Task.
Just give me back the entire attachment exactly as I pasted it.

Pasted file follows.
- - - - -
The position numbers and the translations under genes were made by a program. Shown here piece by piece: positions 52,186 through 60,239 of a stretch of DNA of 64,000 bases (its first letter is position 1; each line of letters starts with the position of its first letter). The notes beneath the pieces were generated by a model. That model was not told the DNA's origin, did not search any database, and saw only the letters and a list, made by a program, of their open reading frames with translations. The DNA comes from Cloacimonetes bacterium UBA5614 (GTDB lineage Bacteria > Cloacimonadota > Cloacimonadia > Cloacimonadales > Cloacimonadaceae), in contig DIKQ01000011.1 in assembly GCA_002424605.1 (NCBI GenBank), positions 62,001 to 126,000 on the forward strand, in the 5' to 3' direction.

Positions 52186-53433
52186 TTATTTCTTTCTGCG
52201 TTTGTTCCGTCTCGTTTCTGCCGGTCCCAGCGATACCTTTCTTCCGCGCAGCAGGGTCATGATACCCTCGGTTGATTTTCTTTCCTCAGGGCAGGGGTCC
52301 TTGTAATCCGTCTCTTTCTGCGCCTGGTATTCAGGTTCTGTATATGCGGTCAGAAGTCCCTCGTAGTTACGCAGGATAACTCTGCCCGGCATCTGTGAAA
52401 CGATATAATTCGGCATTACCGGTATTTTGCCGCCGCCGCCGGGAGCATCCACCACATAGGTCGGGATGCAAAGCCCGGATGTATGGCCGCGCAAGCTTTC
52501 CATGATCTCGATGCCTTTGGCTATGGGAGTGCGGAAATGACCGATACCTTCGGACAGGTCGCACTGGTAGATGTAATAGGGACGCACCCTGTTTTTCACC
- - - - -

The position numbers and the translations under genes were made by a program. Shown here piece by piece: positions 52,186 through 60,239 of a stretch of DNA of 64,000 bases (its first letter is position 1; each line of letters starts with the position of its first letter). The notes beneath the pieces were generated by a model. That model was not told the DNA's origin, did not search any database, and saw only the letters and a list, made by a program, of their open reading frames with translations. The DNA comes from Cloacimonetes bacterium UBA5614 (GTDB lineage Bacteria > Cloacimonadota > Cloacimonadia > Cloacimonadales > Cloacimonadaceae), in contig DIKQ01000011.1 in assembly GCA_002424605.1 (NCBI GenBank), positions 62,001 to 126,000 on the forward strand, in the 5' to 3' direction.

Positions 52186-53433
52186 TTATTTCTTTCTGCG
52201 TTTGTTCCGTCTCGTTTCTGCCGGTCCCAGCGATACCTTTCTTCCGCGCAGCAGGGTCATGATACCCTCGGTTGATTTTCTTTCCTCAGGGCAGGGGTCC
52301 TTGTAATCCGTCTCTTTCTGCGCCTGGTATTCAGGTTCTGTATATGCGGTCAGAAGTCCCTCGTAGTTACGCAGGATAACTCTGCCCGGCATCTGTGAAA
52401 CGATATAATTCGGCATTACCGGTATTTTGCCGCCGCCGCCGGGAGCATCCACCACATAGGTCGGGATGCAAAGCCCGGATGTATGGCCGCGCAAGCTTTC
52501 CATGATCTCGATGCCTTTGGCTATGGGAGTGCGGAAATGACCGATACCTTCGGACAGGTCGCACTGGTAGATGTAATAGGGACGCACCCTGTTTTTCACC